A late decision to force visitors to register with the government’s online health insurance marketplace before they could see insurance plan prices was aimed at avoiding glitches, Health and Human Services Secretary Kathleen Sebelius told lawmakers on Wednesday.
She linked that decision with several other services the government opted to “pare back” during the last weeks before HealthCare.gov’s Oct. 1 launch in an effort to not bog the site down with extra tools.
As things turned out, that decision probably contributed to the site’s terrible performance during its first weeks online, according to earlier testimony from Quality Software Services, or QSSI, the contractor that built the faulty registration system and is now leading a “tech surge” to bring HealthCare.gov into working order by Nov. 30.
That late change forced more people into the registration system than it could handle, exacerbating other glitches, QSSI’s Group Executive Vice President Andrew Slavitt said.
As a result of that glitch and others, less than 1 percent of insurance seekers completed enrollment in a plan through HealthCare.gov during its first weeks online. The site’s performance has improved since then, but a majority of insurance seekers still don’t appear to be completing enrollment. The White House has declined to release enrollment numbers, saying they’d be inaccurate and misleading at this point.
Republican lawmakers have charged the decision to disable anonymous shopping was a political dictate from the White House aimed at preventing Americans who didn’t want to purchase insurance through the new marketplaces from learning those plans’ true costs.
Sebelius denied that charge under questioning from the House Energy and Commerce Committee Wednesday.
She said the decision didn’t come from her or from the White House but from Centers for Medicare and Medicaid Services Director Marilyn Tavenner. CMS was the lead agency managing the building and launch of HealthCare.gov.
Sebelius began Wednesday’s testimony by acknowledging that “early access to HealthCare.gov has been a miserably frustrating experience for too many Americans.”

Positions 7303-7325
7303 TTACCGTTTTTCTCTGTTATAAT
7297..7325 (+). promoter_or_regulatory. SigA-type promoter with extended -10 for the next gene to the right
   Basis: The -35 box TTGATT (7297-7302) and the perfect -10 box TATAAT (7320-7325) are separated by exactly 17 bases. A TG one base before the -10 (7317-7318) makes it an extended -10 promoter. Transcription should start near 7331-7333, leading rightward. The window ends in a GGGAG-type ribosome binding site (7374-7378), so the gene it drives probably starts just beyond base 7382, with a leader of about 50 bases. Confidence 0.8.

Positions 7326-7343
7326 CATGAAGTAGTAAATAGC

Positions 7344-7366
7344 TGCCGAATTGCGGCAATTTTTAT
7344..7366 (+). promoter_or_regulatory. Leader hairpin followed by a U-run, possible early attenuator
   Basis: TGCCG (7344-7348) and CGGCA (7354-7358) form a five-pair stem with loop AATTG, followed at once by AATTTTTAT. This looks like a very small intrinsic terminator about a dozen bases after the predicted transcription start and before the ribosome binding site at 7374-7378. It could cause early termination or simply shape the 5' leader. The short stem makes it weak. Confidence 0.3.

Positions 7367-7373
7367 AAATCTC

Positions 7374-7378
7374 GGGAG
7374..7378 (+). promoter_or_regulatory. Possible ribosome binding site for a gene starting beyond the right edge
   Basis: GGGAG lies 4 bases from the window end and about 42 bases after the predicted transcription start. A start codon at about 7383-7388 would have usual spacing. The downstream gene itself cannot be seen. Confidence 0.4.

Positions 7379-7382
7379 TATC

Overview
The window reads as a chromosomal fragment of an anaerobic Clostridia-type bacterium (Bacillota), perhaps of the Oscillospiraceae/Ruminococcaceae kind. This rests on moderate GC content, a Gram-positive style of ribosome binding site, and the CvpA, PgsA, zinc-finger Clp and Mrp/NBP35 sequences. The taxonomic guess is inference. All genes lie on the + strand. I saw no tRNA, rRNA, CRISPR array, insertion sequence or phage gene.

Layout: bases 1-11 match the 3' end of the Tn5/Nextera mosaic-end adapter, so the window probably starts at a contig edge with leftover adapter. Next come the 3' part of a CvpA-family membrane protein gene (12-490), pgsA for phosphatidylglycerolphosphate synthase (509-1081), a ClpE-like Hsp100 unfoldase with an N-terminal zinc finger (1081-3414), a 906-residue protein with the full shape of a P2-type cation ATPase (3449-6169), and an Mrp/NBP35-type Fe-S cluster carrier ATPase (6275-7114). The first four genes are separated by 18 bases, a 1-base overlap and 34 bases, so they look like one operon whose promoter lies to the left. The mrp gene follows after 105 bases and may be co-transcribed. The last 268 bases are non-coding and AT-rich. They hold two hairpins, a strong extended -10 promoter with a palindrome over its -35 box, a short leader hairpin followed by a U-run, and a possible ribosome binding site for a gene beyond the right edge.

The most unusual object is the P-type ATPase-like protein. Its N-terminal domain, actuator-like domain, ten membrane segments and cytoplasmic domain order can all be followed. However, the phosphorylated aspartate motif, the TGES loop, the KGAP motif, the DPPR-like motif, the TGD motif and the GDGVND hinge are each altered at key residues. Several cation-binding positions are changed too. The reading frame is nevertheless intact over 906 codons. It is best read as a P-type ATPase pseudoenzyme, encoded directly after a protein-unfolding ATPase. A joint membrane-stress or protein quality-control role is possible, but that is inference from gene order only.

She also renewed a pledge made by Tavenner and White House officials that the site would be fully operational by Nov. 30th but noted it’s unlikely to be running at full capacity any sooner than that.
Sebelius acknowledged that the two weeks of end-to-end testing HealthCare.gov underwent were clearly inadequate, but disputed a claim by some Republican lawmakers that lead contractors on the project warned CMS that the lack of testing could prove disastrous.
Those claims were largely based on a Sept. 6 progress report from CGI Federal, the main vendor for the marketplace’s backend, which was provided to the House Oversight Committee and posted online late Tuesday.
The report noted that the period allotted for performance testing and other forms of testing was inadequate. Sebelius described that as contractors saying what they wanted, not what they needed.
“The contractors said we would have loved more testing time but ultimately we’re ready to go,” she said, adding “no one ever imagined the volume of issues and problems we’ve had and that we need to fix.”
CGI and QSSI testified last week that they did not recommend delaying the launch because they were only responsible for verifying that their own portions of the system were ready to run, not the end-to-end system, which was CMS’s responsibility.
Much of Wednesday’s hearing steered clear of HealthCare.gov’s technical problems and focused on a partisan dispute about whether the president’s health care reform plan had caused private insurers to cancel some plans.